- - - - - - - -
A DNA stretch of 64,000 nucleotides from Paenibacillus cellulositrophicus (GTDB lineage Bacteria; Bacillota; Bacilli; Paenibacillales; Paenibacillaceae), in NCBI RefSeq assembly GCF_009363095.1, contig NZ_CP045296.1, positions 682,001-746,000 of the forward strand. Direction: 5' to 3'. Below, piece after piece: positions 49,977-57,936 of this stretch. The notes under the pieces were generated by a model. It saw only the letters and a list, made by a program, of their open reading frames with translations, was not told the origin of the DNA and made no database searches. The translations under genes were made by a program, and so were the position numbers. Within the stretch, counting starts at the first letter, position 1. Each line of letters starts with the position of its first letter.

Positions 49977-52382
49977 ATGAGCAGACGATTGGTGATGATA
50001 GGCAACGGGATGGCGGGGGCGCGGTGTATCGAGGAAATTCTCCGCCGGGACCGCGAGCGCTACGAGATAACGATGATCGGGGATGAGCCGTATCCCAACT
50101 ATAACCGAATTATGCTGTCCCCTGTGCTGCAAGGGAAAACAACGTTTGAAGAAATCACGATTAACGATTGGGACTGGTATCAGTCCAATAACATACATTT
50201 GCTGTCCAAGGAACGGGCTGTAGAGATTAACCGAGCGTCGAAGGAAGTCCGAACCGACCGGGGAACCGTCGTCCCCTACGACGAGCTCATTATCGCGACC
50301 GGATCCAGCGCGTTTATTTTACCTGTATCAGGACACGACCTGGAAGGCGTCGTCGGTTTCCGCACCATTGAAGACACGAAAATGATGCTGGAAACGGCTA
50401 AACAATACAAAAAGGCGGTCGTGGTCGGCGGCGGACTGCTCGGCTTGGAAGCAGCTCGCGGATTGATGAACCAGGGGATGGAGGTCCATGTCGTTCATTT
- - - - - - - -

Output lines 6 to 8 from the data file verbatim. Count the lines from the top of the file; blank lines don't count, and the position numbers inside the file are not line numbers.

50201 GCTGTCCAAGGAACGGGCTGTAGAGATTAACCGAGCGTCGAAGGAAGTCCGAACCGACCGGGGAACCGTCGTCCCCTACGACGAGCTCATTATCGCGACC
50301 GGATCCAGCGCGTTTATTTTACCTGTATCAGGACACGACCTGGAAGGCGTCGTCGGTTTCCGCACCATTGAAGACACGAAAATGATGCTGGAAACGGCTA
50401 AACAATACAAAAAGGCGGTCGTGGTCGGCGGCGGACTGCTCGGCTTGGAAGCAGCTCGCGGATTGATGAACCAGGGGATGGAGGTCCATGTCGTTCATTT